TRIGGERS, TRIGGERS PERFORMANCE AND RULES FOR CREATING TRIGGERS IN T-SQL
A Trigger is a special type of stored procedure that’s automatically invoked when the user try to modify data that it’s designed to protect. Triggers help to secure data’s integrity by preventing unauthorized or inconsistent changes from being made.
From the performance point-of-view, triggers have a relatively low amount of overhead. Most of the time involved in running a trigger is used up by referencing other tables. The referencing can be fast if the other tables are in memory or a bit slower if they read from disk.
Rules for creating Triggers:
i) Triggers can’t be created on temporary tables. They can, however, reference views and temporary tables.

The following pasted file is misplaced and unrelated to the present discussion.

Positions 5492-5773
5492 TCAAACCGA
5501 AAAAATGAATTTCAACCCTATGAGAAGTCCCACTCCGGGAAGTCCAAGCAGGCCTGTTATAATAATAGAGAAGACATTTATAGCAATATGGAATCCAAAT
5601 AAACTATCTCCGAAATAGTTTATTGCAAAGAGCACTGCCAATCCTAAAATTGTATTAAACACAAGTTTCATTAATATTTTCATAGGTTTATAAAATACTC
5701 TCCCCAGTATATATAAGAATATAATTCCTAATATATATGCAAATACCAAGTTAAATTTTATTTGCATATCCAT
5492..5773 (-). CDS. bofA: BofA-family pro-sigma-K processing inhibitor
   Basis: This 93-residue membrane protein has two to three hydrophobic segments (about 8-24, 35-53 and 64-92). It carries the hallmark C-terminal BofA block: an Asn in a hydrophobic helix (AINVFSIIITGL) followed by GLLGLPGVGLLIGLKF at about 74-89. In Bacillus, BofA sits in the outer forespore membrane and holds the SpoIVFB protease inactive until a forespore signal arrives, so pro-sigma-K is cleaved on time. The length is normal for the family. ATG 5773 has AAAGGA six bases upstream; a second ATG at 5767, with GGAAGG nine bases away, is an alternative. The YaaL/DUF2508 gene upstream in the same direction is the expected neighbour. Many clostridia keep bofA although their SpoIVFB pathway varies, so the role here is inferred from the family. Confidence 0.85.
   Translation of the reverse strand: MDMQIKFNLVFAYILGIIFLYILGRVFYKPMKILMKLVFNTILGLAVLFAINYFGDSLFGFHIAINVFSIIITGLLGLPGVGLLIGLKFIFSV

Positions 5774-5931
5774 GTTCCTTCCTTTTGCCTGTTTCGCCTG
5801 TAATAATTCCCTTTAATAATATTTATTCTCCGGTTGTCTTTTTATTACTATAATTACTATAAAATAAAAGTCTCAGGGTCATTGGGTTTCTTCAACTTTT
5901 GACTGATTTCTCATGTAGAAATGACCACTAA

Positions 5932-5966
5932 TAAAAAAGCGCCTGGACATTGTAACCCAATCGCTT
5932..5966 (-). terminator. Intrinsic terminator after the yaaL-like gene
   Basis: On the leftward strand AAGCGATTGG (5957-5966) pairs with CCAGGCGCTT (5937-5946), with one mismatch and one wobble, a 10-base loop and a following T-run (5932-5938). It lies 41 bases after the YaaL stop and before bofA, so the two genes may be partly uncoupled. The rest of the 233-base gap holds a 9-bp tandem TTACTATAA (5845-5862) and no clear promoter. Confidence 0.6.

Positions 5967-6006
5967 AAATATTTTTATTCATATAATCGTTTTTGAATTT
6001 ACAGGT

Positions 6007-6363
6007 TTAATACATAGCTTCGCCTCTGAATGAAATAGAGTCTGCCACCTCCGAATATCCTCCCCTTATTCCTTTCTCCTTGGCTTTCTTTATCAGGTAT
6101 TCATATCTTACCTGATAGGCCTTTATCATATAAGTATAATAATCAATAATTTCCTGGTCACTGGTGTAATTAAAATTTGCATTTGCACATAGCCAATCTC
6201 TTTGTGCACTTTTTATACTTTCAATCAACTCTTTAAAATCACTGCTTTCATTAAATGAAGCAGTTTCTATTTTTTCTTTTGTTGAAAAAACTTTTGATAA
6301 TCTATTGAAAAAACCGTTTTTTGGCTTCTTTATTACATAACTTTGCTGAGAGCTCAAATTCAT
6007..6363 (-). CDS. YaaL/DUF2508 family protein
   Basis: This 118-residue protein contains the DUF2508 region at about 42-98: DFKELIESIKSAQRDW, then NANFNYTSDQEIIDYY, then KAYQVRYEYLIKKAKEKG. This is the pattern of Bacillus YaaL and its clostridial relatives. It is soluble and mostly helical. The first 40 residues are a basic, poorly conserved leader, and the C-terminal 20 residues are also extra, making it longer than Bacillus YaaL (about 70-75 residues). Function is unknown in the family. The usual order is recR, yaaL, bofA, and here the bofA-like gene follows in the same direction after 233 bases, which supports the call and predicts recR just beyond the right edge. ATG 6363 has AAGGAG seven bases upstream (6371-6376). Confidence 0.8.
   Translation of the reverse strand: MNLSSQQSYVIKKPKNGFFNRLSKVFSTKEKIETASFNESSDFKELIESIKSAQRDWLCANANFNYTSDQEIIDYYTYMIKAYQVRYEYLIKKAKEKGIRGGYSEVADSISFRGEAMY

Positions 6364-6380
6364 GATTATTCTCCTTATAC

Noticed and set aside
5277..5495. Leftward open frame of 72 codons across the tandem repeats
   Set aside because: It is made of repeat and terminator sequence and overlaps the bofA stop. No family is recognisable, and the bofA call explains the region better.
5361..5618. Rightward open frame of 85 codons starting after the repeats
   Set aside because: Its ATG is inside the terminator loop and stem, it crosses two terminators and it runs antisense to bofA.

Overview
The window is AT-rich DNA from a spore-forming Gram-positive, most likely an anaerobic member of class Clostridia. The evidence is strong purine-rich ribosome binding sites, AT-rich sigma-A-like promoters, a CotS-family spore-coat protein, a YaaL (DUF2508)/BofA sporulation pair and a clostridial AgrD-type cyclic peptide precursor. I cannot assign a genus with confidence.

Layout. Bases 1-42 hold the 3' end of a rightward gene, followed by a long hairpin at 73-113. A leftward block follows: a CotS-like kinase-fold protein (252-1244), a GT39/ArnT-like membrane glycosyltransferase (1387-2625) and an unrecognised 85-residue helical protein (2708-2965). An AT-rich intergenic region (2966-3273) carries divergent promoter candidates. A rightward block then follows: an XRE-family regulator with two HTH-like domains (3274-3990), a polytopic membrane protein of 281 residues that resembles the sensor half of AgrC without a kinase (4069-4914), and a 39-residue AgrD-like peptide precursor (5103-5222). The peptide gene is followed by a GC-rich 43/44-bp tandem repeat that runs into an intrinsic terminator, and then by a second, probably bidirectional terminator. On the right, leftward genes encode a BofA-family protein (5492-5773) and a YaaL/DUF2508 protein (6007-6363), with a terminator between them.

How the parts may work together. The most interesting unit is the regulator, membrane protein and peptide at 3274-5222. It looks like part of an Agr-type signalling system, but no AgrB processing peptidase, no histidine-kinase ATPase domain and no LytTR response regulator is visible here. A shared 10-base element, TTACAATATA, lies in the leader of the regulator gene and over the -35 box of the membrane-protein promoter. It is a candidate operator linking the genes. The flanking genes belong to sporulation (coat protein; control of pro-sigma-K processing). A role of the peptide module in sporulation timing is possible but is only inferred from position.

ii) Triggers can’t return result sets. Using the IF EXISTS clause as a part of a SELECT Statement in trigger code is a common practice.
iii) Triggers should be used to maintain data integrity, maintain referential integrity, and encapsulate business rules.
iv) Triggers can be encrypted in the syscomments table if you specify the WITH ENCRYPTION option.
v) WRITETEXT statement don’t activate triggers. They are used to modify text or image data, and it’s a nonlogged transaction.
vi) The following SQL Statement can’t be used in a trigger:
Ø All CREATE Statements
Ø All DROP Statements
Ø ALTER TABLE and ALTER DATABASE
Ø TRUNCATE TABLE
Ø LOAD DATABASE or TRANSACTION
Ø UPDATE STATISTICS
Ø SELECT INTO
Ø DISK STATEMENT